This week mortgage rates rose slightly, moving closer to the 7% mark for 30-year terms. Fixed mortgage rates increased across the board while adjustable mortgage rate decreased or remained about the same.
As of April 20, here are the current mortgage interest rates without discount points, unless otherwise stated:
FHA 30-year loans: 6.08 % with 0.06 % (up from the 6% of a week earlier).
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Mortgage rates are a product of broader economic conditions, such as inflation and employment statistics as well as the Fed's action and banking stability. Recent data shows a resilient, but cooling, economy. This has led many to believe that the Fed will raise its target rate next month.
Hannah Jones, economist data analyst at Realtor.com
The Federal Reserve raised its benchmark rate in March by only 25 basis points. This was less than the 50 basis point increase that had been anticipated because of high-profile bank failures during the month. Federal Open Market Committee policymakers will meet on May 2 and 3 to decide whether or not they will continue raising the federal funds rates.
George Ratiu is the chief economist of Keeping Current Matters. He says that despite clear signs of stabilization in prices, the central banks will likely continue to raise rates at their current rate. According to the March Consumer Price Index report, inflation continues to rise at a rate of 5% per year. This is the lowest pace in almost two years but well above the Fed’s 2% target.
Ratiu says that "inflation is still a major concern and the Federal Reserve remains in a hawkish posture, ready to increase the policy rate by 25 basis points during its meeting in May."
Ratiu says that the 30-year fixed rate mortgage will remain between 6% and 7% in the interim, because "the monetary policy is on a tightening course, while price growth continues to gain." Mortgage rates are a major concern for homebuyers. Recent increases in rates have led to a drop in mortgage applications and sales, even though spring is traditionally booming season.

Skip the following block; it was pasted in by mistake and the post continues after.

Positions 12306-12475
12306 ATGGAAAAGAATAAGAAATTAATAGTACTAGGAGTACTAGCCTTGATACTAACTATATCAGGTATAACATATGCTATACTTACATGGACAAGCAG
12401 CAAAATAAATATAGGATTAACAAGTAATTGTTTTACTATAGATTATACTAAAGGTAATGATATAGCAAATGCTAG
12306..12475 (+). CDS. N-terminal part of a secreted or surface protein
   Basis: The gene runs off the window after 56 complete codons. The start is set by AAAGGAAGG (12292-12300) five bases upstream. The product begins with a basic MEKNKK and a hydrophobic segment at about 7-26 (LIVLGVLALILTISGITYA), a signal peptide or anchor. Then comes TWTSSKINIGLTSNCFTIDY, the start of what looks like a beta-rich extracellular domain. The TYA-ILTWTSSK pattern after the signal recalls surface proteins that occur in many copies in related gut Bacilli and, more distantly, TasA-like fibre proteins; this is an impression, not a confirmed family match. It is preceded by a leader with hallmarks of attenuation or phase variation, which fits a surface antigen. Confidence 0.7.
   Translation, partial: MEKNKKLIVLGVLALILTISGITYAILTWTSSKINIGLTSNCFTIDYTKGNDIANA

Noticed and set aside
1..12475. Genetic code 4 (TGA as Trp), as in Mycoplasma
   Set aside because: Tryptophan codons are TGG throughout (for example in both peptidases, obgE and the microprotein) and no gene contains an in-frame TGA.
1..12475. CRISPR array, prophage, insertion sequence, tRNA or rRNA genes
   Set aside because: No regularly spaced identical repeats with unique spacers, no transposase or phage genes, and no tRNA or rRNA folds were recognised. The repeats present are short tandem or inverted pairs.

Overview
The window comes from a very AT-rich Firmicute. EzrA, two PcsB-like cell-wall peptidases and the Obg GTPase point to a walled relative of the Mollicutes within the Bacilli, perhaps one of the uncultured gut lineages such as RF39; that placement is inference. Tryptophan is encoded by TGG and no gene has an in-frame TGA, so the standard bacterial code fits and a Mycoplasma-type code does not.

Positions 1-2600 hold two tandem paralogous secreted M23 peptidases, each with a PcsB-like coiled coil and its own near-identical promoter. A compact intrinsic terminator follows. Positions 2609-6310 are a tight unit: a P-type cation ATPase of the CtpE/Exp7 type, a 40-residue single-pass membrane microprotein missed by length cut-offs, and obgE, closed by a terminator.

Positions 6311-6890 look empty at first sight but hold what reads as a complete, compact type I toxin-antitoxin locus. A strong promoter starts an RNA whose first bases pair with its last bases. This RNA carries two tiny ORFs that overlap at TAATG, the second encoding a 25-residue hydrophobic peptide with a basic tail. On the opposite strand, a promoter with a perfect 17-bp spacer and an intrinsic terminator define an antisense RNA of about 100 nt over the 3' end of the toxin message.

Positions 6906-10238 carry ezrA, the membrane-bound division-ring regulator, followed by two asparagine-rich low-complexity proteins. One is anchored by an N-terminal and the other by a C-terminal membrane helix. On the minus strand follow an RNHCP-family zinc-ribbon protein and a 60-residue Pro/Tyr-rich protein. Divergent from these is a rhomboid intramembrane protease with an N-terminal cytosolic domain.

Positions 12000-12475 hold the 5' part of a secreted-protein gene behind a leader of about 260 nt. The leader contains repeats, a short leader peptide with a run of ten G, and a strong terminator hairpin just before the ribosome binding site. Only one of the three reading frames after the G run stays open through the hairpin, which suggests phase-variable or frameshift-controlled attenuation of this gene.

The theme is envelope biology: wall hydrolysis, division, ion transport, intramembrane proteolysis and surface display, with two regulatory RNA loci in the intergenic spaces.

Indicator of The Week: A Year of the "New Normal"
Many economists will point out an ominous anniversary in a moment's reflection. In the week preceding this one, mortgage rates were at 5% for over a decade. Since then, mortgage rates have risen above the 5% mark, breaking through 6% in August this year and exceeding 7% two months later, in October.
Ratiu says that "affordability is still a major concern for buyers but many accept the current rates as being the new norm."
Some homebuyers are adapting to current rates, but others still refuse to take out a mortgage with a rate of near 7%. The National Association of Realtors' existing-home sales data from last week shows that housing transactions are 22% lower than they were in March 2022 when rates were 5%.
Last year's homebuyers were scared by mortgage rates of 5%, but today's buyers would jump at the chance to lock in that rate. According to a new survey by U.S. News, 66% of buyers wait for mortgage rates fall further before they enter the market. 28% of them are waiting for rates to fall below 6% and 30% are waiting below 5.5%.
Sam Khater, Freddie Mac's Chief Economist, agrees with our survey and says that the demand will "modestly" recover until rates fall into the mid-5% area. In 2023 rates are expected to drop to the mid-5% range, but this won't happen until the end the year. At that point, demand could be even further out of line with supply.
The affordability of mortgages is not the only factor keeping buyers away this spring. Lack of inventory in the housing market has made it difficult for buyers to enter the market. According to Zillow, the inventory of homes for sale improved modestly in march but is still well below levels before the pandemic.
Current homeowners are also contributing to the low number of homes on the market. They're reluctant to sell and exchange their current mortgage rates below 3% for higher ones. In our survey, we found that 25% of those who plan to purchase a new home in the coming year do not intend to sell their existing home. Of the homeowners who plan to sell, 56% worry that they will regret giving up their lower mortgage rates.
I don't fault them. It's not surprising that many homeowners are feeling locked in because of their low monthly payments. Mortgage rates will probably never drop below the record-low 2.65% established in January 2021.